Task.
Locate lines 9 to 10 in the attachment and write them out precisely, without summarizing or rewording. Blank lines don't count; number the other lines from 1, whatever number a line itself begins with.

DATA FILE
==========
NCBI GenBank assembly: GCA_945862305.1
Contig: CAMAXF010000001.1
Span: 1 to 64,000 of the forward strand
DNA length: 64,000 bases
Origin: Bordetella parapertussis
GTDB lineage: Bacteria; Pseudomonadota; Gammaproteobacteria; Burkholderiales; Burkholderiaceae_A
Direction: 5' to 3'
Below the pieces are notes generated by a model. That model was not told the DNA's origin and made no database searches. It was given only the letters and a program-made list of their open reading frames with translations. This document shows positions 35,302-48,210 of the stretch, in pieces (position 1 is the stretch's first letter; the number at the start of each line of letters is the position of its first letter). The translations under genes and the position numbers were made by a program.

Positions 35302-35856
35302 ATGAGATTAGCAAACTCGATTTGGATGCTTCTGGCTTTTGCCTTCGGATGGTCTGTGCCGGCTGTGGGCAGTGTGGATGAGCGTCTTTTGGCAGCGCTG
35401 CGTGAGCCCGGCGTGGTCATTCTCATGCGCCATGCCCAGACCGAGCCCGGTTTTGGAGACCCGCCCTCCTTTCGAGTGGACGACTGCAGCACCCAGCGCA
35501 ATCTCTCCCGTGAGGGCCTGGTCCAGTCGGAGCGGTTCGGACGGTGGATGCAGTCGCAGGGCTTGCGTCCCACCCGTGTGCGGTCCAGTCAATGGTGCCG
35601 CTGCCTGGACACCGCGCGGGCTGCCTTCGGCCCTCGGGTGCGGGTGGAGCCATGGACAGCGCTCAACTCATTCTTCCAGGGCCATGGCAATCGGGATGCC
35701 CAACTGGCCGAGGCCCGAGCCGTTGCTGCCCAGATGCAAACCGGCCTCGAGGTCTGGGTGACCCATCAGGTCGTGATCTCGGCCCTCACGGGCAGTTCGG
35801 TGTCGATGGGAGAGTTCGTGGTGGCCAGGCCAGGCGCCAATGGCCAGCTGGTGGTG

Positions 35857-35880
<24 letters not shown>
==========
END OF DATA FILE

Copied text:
Positions 35302-35856
35302 ATGAGATTAGCAAACTCGATTTGGATGCTTCTGGCTTTTGCCTTCGGATGGTCTGTGCCGGCTGTGGGCAGTGTGGATGAGCGTCTTTTGGCAGCGCTG